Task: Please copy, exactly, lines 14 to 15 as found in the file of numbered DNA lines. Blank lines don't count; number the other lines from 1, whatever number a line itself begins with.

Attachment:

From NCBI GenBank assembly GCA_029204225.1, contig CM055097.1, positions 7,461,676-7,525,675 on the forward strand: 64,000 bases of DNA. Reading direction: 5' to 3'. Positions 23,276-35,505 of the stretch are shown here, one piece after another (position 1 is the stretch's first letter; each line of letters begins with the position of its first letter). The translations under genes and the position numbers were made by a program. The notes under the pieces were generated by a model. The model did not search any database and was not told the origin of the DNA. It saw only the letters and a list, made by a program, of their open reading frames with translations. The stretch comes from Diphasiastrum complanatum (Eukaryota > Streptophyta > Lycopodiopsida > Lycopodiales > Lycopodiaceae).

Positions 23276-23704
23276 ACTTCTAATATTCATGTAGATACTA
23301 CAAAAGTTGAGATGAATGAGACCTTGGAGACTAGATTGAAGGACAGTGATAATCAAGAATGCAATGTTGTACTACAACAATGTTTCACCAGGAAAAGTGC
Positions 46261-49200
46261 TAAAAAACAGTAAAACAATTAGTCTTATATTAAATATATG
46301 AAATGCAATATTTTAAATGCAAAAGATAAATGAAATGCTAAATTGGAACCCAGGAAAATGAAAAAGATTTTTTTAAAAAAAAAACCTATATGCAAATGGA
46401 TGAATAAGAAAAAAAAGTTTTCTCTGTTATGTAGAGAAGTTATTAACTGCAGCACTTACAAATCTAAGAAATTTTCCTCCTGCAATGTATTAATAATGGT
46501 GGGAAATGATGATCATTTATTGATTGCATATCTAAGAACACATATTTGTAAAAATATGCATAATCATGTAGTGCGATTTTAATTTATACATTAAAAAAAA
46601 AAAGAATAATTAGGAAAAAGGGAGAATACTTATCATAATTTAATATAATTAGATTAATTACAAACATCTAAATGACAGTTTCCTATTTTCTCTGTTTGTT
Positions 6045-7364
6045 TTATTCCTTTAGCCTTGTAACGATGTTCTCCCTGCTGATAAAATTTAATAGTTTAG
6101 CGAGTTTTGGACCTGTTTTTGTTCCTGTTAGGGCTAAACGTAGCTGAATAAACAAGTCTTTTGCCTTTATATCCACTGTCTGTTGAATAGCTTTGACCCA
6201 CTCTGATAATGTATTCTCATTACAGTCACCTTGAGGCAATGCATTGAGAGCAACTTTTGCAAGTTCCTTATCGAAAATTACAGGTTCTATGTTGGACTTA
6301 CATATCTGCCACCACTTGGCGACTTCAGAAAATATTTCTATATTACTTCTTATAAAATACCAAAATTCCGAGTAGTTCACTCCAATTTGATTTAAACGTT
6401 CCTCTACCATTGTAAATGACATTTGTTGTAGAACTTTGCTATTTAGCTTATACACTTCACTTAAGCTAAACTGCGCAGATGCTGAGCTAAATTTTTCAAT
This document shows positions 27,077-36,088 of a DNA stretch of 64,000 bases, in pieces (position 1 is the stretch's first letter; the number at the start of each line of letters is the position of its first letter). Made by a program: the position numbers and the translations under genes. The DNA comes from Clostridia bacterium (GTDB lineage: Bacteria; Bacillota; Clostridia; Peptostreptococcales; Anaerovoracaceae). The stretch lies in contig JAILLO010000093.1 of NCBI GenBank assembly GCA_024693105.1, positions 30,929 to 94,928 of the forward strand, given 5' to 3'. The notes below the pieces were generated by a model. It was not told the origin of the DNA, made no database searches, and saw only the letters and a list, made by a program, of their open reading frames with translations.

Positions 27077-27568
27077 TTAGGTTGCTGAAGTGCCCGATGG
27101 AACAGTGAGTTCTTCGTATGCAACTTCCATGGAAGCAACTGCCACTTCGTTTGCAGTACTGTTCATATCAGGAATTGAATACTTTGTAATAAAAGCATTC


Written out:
6201 CTCTGATAATGTATTCTCATTACAGTCACCTTGAGGCAATGCATTGAGAGCAACTTTTGCAAGTTCCTTATCGAAAATTACAGGTTCTATGTTGGACTTA
6301 CATATCTGCCACCACTTGGCGACTTCAGAAAATATTTCTATATTACTTCTTATAAAATACCAAAATTCCGAGTAGTTCACTCCAATTTGATTTAAACGTT